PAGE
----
Updated 06/21/2012 03:58 PM
Perdue staffer responds to DOT letters, says wording was mistake
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RALEIGH -- The state Senate continued its investigation about how two letters with false information got into their hands. The letters urged lawmakers to put funding for two highway toll road projects on the fast track.
On Thursday, an advisor to Gov. Bev Perdue shared his side of the story. Pryor Gibson is accused of altering two letters signed by Department of Transportation Chief Operating Officer Jim Trogdon.
As it turns out, his side of the story was in direct conflict with the version of the facts given to lawmakers on Wednesday by the DOT.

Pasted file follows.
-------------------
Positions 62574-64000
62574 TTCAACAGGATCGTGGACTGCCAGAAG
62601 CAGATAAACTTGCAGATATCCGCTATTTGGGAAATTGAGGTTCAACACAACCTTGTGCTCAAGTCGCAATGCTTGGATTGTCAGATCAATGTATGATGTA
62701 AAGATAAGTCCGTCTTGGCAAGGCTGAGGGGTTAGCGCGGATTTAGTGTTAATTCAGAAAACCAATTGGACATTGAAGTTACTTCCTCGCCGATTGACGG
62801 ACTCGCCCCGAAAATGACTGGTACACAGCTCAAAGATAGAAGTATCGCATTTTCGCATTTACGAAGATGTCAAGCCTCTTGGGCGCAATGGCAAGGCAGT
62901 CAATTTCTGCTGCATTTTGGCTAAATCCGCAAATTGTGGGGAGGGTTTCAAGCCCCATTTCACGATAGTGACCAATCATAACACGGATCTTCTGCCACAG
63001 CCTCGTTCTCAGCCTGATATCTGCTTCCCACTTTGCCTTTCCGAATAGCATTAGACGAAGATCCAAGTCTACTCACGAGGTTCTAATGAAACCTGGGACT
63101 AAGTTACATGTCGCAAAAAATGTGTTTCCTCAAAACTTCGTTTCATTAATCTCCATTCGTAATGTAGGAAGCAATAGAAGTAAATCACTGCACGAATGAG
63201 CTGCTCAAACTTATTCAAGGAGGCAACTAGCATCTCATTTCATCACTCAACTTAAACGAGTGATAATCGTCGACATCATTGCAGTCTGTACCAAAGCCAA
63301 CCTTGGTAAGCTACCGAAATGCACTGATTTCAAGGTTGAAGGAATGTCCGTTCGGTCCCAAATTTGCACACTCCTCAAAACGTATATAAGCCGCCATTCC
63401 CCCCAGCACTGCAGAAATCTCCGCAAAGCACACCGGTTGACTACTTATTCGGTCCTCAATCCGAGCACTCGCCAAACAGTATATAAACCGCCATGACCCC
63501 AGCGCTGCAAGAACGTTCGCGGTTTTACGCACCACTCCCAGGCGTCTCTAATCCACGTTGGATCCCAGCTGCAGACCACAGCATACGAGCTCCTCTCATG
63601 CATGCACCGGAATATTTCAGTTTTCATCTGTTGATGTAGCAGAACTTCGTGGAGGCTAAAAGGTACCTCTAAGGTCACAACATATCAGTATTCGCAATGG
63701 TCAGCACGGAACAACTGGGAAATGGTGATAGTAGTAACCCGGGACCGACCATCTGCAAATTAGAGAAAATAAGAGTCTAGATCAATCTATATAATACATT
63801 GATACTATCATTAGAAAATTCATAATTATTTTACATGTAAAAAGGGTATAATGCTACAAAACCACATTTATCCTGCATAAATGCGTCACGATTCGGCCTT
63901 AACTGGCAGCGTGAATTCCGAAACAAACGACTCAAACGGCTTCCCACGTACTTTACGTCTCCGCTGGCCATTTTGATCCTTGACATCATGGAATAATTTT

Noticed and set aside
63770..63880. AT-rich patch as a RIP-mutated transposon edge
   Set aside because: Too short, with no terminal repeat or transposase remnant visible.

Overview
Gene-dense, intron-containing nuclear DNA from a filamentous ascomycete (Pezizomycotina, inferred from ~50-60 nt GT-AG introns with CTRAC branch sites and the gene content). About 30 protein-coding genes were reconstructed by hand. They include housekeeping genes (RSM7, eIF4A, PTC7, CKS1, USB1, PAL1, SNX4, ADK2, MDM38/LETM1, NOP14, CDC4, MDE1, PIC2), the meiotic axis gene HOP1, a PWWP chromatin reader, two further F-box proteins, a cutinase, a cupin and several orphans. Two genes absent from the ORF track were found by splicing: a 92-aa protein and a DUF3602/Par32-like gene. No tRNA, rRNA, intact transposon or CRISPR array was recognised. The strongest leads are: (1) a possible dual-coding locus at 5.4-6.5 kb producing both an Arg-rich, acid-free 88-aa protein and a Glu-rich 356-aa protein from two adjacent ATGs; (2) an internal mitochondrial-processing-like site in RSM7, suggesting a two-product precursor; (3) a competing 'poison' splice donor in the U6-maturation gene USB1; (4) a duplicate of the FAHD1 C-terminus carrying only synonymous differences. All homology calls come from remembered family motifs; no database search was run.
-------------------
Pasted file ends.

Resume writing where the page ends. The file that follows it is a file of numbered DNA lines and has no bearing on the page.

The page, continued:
On Wednesday, the DOT said the letters were false and that a deputy under the CEO, whose signature appears on the letter, was pressured to sign his name to them not knowing they were untrue.
"Did Susan Coward feel pressure from Pryor Gibson to go ahead and carry this out because of the deadline?" said Trogdon. "Yes. At 10:45 we must respond; we have to respond."
On Thursday, Perdue's staff member who was working on getting this letter to the General Assembly said there was no pressure and it was a simple mistake.
"No sir, [the] senator and I have worked on several projects," said Gibson. "I think it is fair to say that is not how I work."
Gibson said he regrets how changes to the letters were made, but it was not a deliberate attempt to mislead lawmakers. He also said he thought the letters were accurate when they were sent.
The Senate will now consider what they have heard from officials this week on this issue and the Rules chairman said the committee will consider what if any steps need to be taken next week.